I have a task where I need to take "data points" which consist of collections of items. Each item needs to be categorised according to predefined categories. That's the easy part - my solution is to train a deep neural network with cross entropy loss. By the way, the reason I don't classify each item separately is because they acquire their meaning when they come together as a set.

The hard part is that each of these items also have a cluster label. Each cluster can only have items of one category in it, and there can be any number of clusters. Unsupervised clustering methods (applied after the neural network does the categorisation) work fairly well, but not well-enough for my needs. I'd like to:

A. Make use of the fact that I have the ground truth labelling for these clusters

B. Leverage my deep neural network because a lot of the "reasoning" required to solve the classification task will be conducive to the clustering task.

Answers which address at least one of those are useful to me.


I realised I might be confusing people with this concept of cluster "labels". To clarify, this is no different than the standard way a classical unsupervised clustering algorithm might return its results. If I have N data points and feed them to a clustering algo, the algo might return N labels, one for each data point, and each of which are integers in [0, C-1] where C is the number of clusters. In my example we have the labels for a training dataset and want to make use of them during training. We cannot use softmax + cross-entropy loss because the cluster labels are permutation invariant.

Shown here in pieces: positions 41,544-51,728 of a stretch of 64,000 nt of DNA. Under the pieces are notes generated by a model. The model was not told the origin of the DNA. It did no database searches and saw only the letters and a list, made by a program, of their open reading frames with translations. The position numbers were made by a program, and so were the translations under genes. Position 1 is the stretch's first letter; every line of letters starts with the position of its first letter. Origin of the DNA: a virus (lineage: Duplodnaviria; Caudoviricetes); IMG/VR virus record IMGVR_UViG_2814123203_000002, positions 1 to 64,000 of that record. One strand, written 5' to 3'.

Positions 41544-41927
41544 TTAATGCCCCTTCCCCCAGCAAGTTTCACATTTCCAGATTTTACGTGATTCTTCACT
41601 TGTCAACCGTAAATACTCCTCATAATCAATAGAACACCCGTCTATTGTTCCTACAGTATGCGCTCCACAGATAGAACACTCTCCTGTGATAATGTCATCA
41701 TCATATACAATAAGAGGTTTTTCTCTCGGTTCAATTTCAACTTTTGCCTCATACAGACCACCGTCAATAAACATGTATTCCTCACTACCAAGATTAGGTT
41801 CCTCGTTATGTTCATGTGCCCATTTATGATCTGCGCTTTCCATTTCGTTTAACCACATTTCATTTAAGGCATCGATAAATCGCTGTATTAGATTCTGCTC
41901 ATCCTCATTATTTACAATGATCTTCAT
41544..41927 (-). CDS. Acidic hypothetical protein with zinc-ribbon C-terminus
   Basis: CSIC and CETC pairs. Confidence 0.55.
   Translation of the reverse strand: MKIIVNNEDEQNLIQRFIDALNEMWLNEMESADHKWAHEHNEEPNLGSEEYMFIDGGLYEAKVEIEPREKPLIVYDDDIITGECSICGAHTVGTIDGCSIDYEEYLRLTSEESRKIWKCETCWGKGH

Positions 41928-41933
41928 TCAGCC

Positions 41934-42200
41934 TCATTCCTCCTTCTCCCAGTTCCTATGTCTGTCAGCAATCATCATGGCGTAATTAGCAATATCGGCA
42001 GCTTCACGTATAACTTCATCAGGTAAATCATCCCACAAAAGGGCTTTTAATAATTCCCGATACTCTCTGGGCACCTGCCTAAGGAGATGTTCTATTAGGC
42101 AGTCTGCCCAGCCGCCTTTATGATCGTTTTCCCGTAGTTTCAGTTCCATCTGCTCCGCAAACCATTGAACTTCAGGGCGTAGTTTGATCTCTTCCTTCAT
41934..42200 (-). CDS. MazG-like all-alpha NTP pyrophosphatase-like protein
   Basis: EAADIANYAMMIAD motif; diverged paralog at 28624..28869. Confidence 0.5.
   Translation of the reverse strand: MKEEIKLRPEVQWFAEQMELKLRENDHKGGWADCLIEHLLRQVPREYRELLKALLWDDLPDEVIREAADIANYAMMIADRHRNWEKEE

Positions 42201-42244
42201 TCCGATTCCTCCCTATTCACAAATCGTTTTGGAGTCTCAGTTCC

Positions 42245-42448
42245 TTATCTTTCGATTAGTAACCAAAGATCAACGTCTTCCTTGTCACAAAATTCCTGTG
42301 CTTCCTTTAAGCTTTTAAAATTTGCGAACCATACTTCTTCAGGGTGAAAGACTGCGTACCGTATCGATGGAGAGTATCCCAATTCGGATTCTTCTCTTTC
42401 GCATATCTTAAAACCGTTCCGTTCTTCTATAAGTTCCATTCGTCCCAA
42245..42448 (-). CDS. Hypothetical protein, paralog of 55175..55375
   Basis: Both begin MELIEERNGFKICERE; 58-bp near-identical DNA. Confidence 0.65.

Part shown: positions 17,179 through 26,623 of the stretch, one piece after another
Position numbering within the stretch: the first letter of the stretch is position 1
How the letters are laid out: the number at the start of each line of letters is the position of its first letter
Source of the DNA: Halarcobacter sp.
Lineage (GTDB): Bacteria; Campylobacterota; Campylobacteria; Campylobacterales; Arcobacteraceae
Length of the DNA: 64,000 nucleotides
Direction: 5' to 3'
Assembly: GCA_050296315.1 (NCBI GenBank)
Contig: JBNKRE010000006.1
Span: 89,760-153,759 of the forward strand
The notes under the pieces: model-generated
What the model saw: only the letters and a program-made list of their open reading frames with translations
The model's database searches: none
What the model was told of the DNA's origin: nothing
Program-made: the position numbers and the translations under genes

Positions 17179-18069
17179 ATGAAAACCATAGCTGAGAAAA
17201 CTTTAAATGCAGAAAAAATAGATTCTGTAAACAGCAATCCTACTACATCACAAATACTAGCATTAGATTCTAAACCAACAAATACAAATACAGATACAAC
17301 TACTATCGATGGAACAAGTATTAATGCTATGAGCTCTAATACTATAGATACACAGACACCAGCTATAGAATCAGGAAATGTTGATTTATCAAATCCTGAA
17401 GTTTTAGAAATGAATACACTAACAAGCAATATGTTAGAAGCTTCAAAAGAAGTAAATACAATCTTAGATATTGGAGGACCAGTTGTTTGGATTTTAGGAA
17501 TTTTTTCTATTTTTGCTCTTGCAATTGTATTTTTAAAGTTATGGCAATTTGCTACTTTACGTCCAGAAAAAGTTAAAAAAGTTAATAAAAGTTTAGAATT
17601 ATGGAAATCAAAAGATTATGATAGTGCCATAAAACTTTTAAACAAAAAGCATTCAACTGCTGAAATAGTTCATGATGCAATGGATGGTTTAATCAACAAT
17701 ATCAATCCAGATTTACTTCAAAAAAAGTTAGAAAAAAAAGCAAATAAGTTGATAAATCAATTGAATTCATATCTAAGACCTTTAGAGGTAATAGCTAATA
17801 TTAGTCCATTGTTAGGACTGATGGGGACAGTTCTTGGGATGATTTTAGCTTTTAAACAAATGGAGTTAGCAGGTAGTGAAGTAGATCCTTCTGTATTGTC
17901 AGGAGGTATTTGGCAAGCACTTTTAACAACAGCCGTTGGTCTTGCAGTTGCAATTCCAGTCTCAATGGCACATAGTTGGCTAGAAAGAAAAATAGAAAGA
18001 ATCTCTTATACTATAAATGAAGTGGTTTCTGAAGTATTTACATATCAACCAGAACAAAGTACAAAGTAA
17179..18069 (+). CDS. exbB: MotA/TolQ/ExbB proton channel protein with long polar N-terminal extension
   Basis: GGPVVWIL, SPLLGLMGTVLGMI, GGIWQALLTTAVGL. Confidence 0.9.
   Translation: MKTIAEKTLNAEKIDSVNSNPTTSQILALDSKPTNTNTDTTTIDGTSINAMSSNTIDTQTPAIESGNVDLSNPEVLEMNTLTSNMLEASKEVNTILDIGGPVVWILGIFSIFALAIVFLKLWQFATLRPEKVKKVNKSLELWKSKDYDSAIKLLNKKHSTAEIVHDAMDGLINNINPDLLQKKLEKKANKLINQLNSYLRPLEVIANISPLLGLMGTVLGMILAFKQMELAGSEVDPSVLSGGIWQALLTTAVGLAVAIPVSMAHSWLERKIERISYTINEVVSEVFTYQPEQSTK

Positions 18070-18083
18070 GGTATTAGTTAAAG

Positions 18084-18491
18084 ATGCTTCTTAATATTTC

• $\begingroup$ Is there a reason you can't create two separate output layers, one that tells you the category and the other that tells you the cluster? Both outputs would use crossentropy loss. In effect, this would be a supervised clustering, if you will. $\endgroup$ Sep 2 at 23:12
  • $\begingroup$ @DavidHoelzer I had a similar question on stats. I think I somehow confused people with my wording. The cluster "labels" are permutation invariant, so cross-entropy loss won't work. $\endgroup$ Sep 3 at 8:52
  • $\begingroup$ Just to spell it out for anyone who comes across this, the reason permutation invariance is a problem is because we shouldn't punish the network for outputting labels [1, 1, 0, 0] when the ground truth is [0, 0, 1, 1]. These label sets are equivalent in terms of clustering. $\endgroup$ Sep 3 at 9:03
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    $\begingroup$ @user253751 it certainly will impact training. It will raise similar issues to training a dog vs canis_lupis binary classification task on a dataset of dog images. There are no distinguising traits, so the network will never learn your labels. It will just learn to predict the distribution of dog:canis_lupis randomly (unless there's a leak, and there's some way of distinguishing). In the clustering task, say I always label the biggest cluster (whatever it is) with 0s, then the network would probably just learn to mostly predict 0s... (and maybe it will learn some vague notion of clusters) $\endgroup$ Sep 3 at 11:13
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    $\begingroup$ It's not exactly the same... but hopefully you get the point. There's just no concrete way to say which cluster should be 0 and which should be 1 and... so on for each input. So it will just "confuse" the model. $\endgroup$ Sep 3 at 11:23

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